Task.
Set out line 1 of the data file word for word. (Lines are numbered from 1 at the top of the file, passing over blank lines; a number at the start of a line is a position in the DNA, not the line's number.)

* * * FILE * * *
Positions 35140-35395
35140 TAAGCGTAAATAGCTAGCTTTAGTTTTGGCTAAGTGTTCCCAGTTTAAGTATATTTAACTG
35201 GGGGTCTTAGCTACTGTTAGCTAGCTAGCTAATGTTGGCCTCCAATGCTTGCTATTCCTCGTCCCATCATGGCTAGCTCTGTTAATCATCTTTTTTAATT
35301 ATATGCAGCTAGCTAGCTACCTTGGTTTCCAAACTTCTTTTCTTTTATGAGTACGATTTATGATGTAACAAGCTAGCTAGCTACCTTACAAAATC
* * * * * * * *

Positions 35140-35395